By EMMA BARTLETT Incumbent City Council members John Donegan and Jessica Marino have announced they are seeking reelection. Donegan first ran for City Council in 2018 at 27 years old. As one of the youngest people to be elected to the City Council in
Incumbent City Council members John Donegan and Jessica Marino have announced they are seeking reelection.
Donegan first ran for City Council in 2018 at 27 years old. As one of the youngest people to be elected to the City Council in decades, Donegan is currently serving his second term and will continue running as a Democrat in the upcoming election.
Donegan’s decision to seek office began with an open seat and the feeling that the city needed younger and more progressive leadership. Even before making a run for City Council, Donegan would knock on doors and talk with residents about their vision for the city and what they'd like to see for Ward 3 (which is where Donegan resides).
“If you talk to the people, they share a sentiment that it’s [Ward 3] a forgotten part of the city – not the same investment or attention,” said Donegan.
From going house to house, one doorstep conversation led to an hour-long talk, which sparked the idea for the splash pad initiative that Donegan introduced once he was on City Council. This endeavor includes a partnership with Cranston Parks and Recreation and Cranston YMCA, Cranston family Center and Cranston Health Equity Zone. Since its introduction, the project has gone through many locations and proposals and, if reelected, Donegan wants to see the project through.
Donegan also advocated for establishing a community garden at Arlington Elementary where residents could grow flowers and vegetables in order to give people better access to healthy foods – especially those in lower-income areas. He has added amendments for the rodent control enforcement and helped to secure money to help low income folks afford park and rec programs. More recently, Donegan and Councilwoman Marino worked on an ordinance to make Cranston’s street paving list public.
“People want to know this information,” said Donegan, saying at times it is difficult to find out which roads are being paved. When constituents asked which roads would be worked on, Donegan had to go through some hoops to figure it out. Since there is a sizable amount of money from the budget that goes toward road paving, Donegan believes the public should know what roads the money is going toward.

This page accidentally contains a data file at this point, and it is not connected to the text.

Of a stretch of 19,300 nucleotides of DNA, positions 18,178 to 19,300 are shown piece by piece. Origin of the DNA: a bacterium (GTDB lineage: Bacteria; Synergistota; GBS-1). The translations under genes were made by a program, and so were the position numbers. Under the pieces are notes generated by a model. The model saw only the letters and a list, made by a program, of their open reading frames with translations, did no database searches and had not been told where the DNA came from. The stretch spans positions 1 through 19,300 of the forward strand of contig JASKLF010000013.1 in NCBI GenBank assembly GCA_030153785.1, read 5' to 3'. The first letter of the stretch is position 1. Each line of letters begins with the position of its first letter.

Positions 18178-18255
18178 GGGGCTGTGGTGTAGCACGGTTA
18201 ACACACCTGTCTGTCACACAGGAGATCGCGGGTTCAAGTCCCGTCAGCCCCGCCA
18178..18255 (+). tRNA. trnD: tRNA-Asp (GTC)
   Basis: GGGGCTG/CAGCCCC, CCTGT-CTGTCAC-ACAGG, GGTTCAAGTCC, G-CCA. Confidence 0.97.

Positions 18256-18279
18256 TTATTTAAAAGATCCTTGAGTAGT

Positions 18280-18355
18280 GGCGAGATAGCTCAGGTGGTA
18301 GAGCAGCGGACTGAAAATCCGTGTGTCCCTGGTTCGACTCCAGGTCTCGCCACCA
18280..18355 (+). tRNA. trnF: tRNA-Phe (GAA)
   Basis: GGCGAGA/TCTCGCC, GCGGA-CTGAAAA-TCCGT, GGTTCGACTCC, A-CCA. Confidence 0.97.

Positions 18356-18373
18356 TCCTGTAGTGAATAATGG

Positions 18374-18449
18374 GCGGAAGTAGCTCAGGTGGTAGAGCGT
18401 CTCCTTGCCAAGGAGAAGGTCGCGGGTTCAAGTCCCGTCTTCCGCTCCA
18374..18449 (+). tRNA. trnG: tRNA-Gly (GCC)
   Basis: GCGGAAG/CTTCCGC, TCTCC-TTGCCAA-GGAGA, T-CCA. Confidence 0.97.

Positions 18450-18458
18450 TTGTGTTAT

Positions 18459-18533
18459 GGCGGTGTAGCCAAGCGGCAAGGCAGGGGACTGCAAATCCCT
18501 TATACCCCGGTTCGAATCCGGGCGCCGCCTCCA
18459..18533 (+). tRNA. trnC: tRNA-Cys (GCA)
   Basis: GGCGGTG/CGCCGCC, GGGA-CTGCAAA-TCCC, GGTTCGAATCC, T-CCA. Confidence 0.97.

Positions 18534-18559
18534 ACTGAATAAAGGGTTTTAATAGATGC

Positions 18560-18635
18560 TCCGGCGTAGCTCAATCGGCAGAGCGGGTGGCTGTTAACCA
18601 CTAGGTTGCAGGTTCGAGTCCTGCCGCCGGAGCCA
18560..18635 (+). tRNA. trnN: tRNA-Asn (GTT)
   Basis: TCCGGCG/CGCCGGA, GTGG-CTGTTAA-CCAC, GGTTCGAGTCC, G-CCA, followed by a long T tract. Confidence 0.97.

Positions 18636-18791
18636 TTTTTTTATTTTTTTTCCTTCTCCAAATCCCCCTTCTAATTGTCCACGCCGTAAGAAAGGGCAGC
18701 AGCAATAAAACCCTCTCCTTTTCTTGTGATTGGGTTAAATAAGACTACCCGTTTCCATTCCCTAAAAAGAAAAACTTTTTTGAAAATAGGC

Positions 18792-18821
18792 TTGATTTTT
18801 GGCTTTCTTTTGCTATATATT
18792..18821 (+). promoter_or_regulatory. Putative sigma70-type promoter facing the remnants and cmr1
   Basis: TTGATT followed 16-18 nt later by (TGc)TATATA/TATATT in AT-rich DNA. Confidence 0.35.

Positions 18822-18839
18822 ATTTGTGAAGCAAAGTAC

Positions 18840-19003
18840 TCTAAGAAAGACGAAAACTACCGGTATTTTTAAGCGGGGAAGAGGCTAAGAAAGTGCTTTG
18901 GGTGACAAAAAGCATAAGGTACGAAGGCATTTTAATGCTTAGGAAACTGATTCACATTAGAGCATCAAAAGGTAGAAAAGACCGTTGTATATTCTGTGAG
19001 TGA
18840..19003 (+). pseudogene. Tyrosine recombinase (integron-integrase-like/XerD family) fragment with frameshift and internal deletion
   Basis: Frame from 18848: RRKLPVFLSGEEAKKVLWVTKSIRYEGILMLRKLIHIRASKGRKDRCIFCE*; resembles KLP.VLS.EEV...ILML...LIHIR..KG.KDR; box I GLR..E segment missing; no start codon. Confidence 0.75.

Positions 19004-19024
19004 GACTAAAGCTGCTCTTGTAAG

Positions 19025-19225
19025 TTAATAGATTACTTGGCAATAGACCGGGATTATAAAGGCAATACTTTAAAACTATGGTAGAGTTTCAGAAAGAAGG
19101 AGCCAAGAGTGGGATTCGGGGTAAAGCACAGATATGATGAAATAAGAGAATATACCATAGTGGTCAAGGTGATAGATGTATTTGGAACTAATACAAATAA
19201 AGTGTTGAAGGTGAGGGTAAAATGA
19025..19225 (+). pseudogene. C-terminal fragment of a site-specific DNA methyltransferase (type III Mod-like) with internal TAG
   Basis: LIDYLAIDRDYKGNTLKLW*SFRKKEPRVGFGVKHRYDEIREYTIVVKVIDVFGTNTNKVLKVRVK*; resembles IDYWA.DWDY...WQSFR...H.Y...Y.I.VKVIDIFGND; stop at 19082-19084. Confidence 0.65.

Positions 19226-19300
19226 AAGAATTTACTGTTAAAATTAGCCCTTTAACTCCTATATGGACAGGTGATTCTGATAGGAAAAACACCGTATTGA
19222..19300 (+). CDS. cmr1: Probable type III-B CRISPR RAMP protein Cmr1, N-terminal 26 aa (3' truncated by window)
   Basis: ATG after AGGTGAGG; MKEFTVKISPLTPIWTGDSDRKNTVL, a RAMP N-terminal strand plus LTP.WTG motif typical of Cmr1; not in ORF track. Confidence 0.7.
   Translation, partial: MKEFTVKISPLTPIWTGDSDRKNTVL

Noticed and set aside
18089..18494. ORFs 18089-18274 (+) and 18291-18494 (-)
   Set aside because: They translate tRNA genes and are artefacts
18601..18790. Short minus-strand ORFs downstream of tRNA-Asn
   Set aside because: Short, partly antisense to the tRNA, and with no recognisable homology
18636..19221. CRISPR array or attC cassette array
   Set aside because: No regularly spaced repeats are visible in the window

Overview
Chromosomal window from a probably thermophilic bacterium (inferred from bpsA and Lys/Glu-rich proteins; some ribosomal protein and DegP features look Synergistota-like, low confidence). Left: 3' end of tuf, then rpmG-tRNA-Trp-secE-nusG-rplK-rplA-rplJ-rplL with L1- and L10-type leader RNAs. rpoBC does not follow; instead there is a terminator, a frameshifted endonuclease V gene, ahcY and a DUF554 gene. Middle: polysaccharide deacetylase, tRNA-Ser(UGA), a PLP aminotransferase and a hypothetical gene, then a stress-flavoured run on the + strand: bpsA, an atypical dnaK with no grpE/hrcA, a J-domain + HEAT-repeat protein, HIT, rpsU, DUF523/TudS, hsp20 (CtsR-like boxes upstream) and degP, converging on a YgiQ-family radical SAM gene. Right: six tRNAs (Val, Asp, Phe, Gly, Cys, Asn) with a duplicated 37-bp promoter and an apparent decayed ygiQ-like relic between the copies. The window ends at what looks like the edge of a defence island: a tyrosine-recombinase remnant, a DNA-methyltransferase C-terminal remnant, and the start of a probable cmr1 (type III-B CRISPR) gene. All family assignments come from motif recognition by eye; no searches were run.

“Cranston has so much to offer and that's all well and great, but there is always more we can do. As great as Cranston is, there are many people in our community who are facing significant challenges,” Donegan said.
On a usual day, Donegan wakes up at 5 a.m. and goes to his day job where he works as a history teacher in Pawtucket. Before he leaves, he checks his email to see if there are messages from constituents. After returning from work, he spends a good portion of the evening researching proposals he’d like to work on and will draft legislation.
“A lot of my day – whether it’s being a teacher or on city council – it’s about serving our community,” Donegan said.
After all this, he ends the night with a walk with his wife and dog – followed by binge watching a show on TV.
If reelected, Donegan would like to continue ensuring equitable recovery from COVID-19 as well as ensuring the money the city receives is invested to address issues facing the city. One focus is on public health and investing in housing that is not just more affordable, but safer and up to code. This includes replacing things like lead piping and rethinking building and zoning codes to create healthy habitats.
“Our ward 3 has such a beautiful diversity of every walk of life and it’s those stories that you hear when knocking on doors that’s what keeps you going and being on the council is rewarding,” Donegan said.
As for what Donegan is able to bring to the table, he references his ability to listen consciously and act; he holds monthly meetings that bring neighbors together to discuss issues at hand. Donegan’s tremendous work ethic also plays a role in his ability to put forth a vast number of proposals that have been passed and implemented. He cites working hard and seeking compassionate solutions to help get things accomplished.